How the huge energy of quantum vacuum gravitates to drive the slow accelerating expansion of the Universe
We investigate the gravitational property of the quantum vacuum by treating its large energy density predicted by quantum field theory seriously and assuming that it does gravitate to obey the equivalence principle of general relativity. We find that the quantum vacuum would gravitate differently from what people previously thought. The consequence of this difference is an accelerating universe with a small Hubble expansion rate H∝Λe−βG√Λ→0 instead of the previous prediction H=8πGρvac/3−−−−−−−−√∝G−−√Λ2→∞ which was unbounded, as the high energy cutoff Λ is taken to infinity. In this sense, at least the "old" cosmological constant problem would be resolved. Moreover, it gives the observed slow rate of the accelerating expansion as Λ is taken to be some large value of the order of Planck energy or higher. This result suggests that there is no necessity to introduce the cosmological constant, which is required to be fine tuned to an accuracy of 10−120, or other forms of dark energy, which are required to have peculiar negative pressure, to explain the observed accelerating expansion of the Universe.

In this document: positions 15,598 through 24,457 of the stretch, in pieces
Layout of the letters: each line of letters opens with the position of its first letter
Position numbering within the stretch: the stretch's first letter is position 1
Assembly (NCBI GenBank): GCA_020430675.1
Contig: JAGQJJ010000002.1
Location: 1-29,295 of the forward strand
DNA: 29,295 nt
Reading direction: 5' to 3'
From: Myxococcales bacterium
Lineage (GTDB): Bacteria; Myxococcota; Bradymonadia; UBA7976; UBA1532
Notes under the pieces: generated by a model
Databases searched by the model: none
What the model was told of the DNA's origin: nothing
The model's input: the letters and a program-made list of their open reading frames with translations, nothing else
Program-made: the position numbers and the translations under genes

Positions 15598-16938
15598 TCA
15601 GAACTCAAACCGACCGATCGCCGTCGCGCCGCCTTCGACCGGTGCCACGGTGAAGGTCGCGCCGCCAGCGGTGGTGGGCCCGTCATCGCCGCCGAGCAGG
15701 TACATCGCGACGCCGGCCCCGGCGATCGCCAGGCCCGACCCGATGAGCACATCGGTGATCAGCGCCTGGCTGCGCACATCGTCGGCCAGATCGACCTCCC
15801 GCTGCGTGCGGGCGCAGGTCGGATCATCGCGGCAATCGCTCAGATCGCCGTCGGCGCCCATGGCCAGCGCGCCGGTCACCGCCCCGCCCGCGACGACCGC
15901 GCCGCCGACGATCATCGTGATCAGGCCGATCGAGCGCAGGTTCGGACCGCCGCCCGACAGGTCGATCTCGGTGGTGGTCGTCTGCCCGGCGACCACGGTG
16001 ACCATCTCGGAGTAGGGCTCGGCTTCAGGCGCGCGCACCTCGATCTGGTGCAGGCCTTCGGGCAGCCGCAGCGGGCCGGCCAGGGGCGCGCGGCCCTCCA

And the plot thickens!!!
'Blurred times' in a quantum world.
Combining these principles from quantum mechanics and general relativity, the research team headed by ?aslav Brukner from the University of Vienna and the Institute of Quantum Optics and Quantum Information demonstrated a new effect at the interplay of the two fundamental theories. According to quantum mechanics, if we have a very precise clock its energy uncertainty is very large. Due to general relativity, the larger its energy uncertainty the larger the uncertainty in the flow of time in the clock's neighbourhood. Putting the pieces together, the researchers showed that clocks placed next to one another necessarily disturb each other, resulting eventually in a "blurred" flow of time. This limitation in our ability to measure time is universal, in the sense that it is independent of the underlying mechanism of the clocks or the material from which they are made. "Our findings suggest that we need to re-examine our ideas about the nature of time when both quantum mechanics and general relativity are taken into account", says Esteban Castro, the lead author of the publication.
Read more at: https://phys.org/news/2017-03-blurred-quantum-world.html#jCp
Entanglement of quantum clocks through gravity